Book Review: Carina Chocano's 'You Play The Girl'
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Chocano's writing follows on the heels of Betty Friedan's The Feminine Mystique and Gilbert and Gubar's The Madwoman in the Attic. It has the former's wry inquisitiveness, its tacit acknowledgment of how the author has been shaped by the phenomena she is now dissecting, as well as how pervasive said phenomena are in our society. It has the latter's probing analysis of how art constructs and represents "femininity", particularly through the male gaze. But while Gilbert and Gubar looked at ye olde English Literature, Chocano even-handedly examines much more relevant pop culture touchstones like Mad Men and The Bachelor.

Chocano also goes further than these previous texts, delving into the ways boys and men's perceptions of the world are affected by media. She shines a light onto how the hyper-aggressive and violent masculine archetypes portrayed in film and television can be just as damaging to men's self-concept as the hyper-sexualized and passive archetypes feminine archetypes can be for women.


I appreciate how the author does not pretend to be "objective" (I despise that word. It conjures up images of pretentious white men who were so full of their own pomposity that they presumed to call their collective musings "The Age of Enlightenment". As if knowledge was not produced before their conceptions, or would not continue to be produced well after their bones became plant fertilizer), instead of explaining that anyone who tries to analyze society and culture does so from a subjective place. We are immersed in media every day, and it would be foolhardy to pretend to be above it.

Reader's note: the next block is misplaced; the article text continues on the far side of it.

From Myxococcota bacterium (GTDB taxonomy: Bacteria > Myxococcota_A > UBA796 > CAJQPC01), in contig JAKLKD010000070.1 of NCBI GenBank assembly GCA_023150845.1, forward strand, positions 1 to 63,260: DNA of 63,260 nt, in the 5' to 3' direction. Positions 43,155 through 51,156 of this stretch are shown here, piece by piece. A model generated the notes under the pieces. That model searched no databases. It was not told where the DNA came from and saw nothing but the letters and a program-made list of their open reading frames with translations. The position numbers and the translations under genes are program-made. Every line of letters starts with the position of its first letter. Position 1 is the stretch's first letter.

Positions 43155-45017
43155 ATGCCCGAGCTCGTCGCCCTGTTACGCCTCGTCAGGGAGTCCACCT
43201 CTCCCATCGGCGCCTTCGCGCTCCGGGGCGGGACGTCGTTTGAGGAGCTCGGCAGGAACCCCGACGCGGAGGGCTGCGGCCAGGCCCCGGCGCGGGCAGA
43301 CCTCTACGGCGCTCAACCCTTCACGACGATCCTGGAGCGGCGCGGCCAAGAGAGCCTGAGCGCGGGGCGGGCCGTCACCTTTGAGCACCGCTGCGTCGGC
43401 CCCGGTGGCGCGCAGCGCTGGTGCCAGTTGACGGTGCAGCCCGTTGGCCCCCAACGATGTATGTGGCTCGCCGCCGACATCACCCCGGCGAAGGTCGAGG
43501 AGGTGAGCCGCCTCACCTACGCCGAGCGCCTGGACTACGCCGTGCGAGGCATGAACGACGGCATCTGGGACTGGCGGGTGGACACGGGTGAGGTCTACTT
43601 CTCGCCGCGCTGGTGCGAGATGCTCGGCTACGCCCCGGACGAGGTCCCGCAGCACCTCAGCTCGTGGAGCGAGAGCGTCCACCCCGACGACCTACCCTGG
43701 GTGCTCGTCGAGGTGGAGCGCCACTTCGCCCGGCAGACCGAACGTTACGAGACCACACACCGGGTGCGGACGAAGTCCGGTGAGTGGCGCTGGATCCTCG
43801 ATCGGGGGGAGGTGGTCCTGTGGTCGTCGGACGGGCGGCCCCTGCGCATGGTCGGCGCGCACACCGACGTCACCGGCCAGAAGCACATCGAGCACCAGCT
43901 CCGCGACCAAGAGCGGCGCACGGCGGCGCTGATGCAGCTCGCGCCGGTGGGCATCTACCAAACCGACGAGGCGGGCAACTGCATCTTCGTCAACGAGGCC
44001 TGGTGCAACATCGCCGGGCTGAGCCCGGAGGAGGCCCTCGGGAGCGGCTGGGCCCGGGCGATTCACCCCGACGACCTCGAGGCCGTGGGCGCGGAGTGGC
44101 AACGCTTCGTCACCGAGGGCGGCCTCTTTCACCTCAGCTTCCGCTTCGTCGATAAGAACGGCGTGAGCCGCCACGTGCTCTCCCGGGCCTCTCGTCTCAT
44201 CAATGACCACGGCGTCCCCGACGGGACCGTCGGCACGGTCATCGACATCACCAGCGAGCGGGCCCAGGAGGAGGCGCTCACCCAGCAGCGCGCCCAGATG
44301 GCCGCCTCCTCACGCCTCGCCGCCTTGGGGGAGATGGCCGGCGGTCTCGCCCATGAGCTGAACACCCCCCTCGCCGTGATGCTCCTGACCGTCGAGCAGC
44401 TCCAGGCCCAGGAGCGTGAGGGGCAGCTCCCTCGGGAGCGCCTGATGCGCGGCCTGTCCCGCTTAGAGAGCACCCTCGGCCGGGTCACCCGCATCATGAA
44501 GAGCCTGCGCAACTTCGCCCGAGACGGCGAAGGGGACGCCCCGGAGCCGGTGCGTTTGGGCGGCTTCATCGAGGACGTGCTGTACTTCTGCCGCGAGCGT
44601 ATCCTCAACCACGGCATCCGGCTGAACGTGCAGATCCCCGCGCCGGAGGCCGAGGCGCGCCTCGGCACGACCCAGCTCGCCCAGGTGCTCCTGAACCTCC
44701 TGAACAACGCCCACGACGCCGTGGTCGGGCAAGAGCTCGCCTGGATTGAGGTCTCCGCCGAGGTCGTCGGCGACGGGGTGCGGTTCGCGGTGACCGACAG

The book may not be perfect, with its occasional repetitiveness, but it is honest and nuanced. It ties together literary theory, media criticism and feminist theory in grounded, comprehensible language. I will definitely be recommending this to my friends who want to learn more about feminism as a movement and an ideology.

TLDR: This book is basically a much more accessible, contemporary continuation of themes explored by Gilbert and Gubar decades ago, with its academic analysis interspersed by confessional asides that are reminiscent of the writings of Roxane Gay. These are all good things that coalesce into a wonderful starting point for new feminists or old ones looking for a more modern read. It is also beautifully written, with turns of phrase I loved so much I took pictures of the pages to revisit (I borrowed it from the library).

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